This weekend, the Verizon IndyCar Series visits another natural terrain road course that is on my short list to visit. While the pull to visit the Mid-Ohio Sports Car Course has never been quite as strong as it was to visit Road America; it is on my list nonetheless. I am assuming that the hotel situation is pretty much the same as it is for Road America. I hope so, because I would like to think that my camping days are way behind me.
Welcome to…Denver, Colorado! I don’t travel very often with my day job. I did spend the week of this year’s Indianapolis 500 in Atlanta at a conference with several co-workers; but this week, I flew out to a conference that I am attending by myself – and that’s very rare. Oh well, it’s cooler than Nashville, the scenery is beautiful and I am eating very well. Too well, as a matter of fact.
Last week, the Verizon IndyCar Series lost a member of their family that most of us had never heard of. Jenny Nickell was a producer for NBCSN and had worked in the business of televising IndyCar races for over thirty years. Apparently, she suddenly fell ill in Toronto last weekend and passed away Tuesday morning. I never met Jenny, and to be honest – I had never heard of her. Chances are, most of you reading this had not heard of her until news of her death hit social media last Tuesday.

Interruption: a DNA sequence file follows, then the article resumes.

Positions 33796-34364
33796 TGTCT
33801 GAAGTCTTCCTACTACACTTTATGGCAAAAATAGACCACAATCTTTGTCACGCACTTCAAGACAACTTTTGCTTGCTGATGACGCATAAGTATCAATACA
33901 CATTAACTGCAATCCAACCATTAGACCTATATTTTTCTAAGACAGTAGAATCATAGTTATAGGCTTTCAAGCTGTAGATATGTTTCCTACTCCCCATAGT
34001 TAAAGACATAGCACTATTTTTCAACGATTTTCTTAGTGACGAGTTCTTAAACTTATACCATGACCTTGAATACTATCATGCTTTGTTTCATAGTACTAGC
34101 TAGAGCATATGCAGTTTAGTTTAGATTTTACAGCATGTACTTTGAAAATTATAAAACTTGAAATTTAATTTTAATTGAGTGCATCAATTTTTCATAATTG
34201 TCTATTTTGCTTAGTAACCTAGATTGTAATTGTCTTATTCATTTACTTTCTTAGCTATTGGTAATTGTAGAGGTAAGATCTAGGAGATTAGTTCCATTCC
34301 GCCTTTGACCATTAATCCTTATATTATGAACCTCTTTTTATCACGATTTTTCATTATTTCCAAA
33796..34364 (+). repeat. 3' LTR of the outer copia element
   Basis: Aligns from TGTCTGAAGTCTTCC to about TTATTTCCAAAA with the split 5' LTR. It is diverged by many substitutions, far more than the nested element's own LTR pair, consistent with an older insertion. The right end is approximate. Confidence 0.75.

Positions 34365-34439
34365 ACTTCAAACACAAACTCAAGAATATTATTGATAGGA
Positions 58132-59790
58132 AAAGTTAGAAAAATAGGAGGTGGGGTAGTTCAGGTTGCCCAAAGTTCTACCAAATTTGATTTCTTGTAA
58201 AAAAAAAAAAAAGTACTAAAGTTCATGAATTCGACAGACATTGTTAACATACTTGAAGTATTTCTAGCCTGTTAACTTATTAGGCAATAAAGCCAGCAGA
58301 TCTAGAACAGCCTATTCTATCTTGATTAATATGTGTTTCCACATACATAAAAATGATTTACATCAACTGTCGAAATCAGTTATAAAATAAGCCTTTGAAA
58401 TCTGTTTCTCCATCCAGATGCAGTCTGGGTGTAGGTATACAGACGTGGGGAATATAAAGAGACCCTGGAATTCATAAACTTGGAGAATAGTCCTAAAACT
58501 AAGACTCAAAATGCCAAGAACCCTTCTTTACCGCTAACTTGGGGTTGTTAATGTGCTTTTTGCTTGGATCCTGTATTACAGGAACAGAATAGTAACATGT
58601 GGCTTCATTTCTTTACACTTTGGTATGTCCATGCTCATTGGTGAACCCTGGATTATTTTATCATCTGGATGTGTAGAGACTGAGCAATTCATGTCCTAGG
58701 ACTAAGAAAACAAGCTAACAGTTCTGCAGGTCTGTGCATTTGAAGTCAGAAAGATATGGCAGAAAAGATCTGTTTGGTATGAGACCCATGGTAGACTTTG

No one should be surprised to hear me say that I am a racing fan. While IndyCar is my passion, I am still a fan of other forms of motorsport – including NASCAR. I’m no die-hard, but I’ll still watch the occasional NASCAR race. I have been to three NASCAR races in my life – two in Charlotte and one at Darlington. Surprisingly, I’ve never been to the Brickyard 400 at the Indianapolis Motor Speedway. It’s not that I consider the race a sacrilege that invades the hallowed ground on an annual basis, as some people do. It’s just that I never felt an overwhelming urge to go.
Earlier this week there was some semi-friendly discussion in the comments section of this site on whether or not Sunday’s Honda Indy Toronto was exciting, entertaining, enjoyable or any other adjective you want to use. Some said it was a boring race, while others took the stance that there was some very exciting racing going on behind the front of the field. Then there were those that said anytime there are fast and shiny race cars on track, they were fine with that. Put me in that camp, but I’m not sure that necessarily apply to the non-shiny matte black finish of Charlie Kimball’s car – but I digress.
Yesterday’s Honda Indy Toronto showed us just how fragile racing can be. From Juan Montoya practically destroying his car in Friday’s practice, to Scott Dixon narrowly snatching the pole away from Helio Castroneves on the last lap of qualifying and then to Simon Pagenaud losing a huge chunk of his points lead in the blink of an eye – simply because he chose to pit one lap late. That’s how fragile racing can be.
Now that Boston is mercifully off of the Verizon IndyCar Series schedule, we are heading into the last race weekend held on a temporary street circuit. Considering that I’ve never been to any type of temporary street circuit, my opinion really doesn’t carry a whole lot of weight.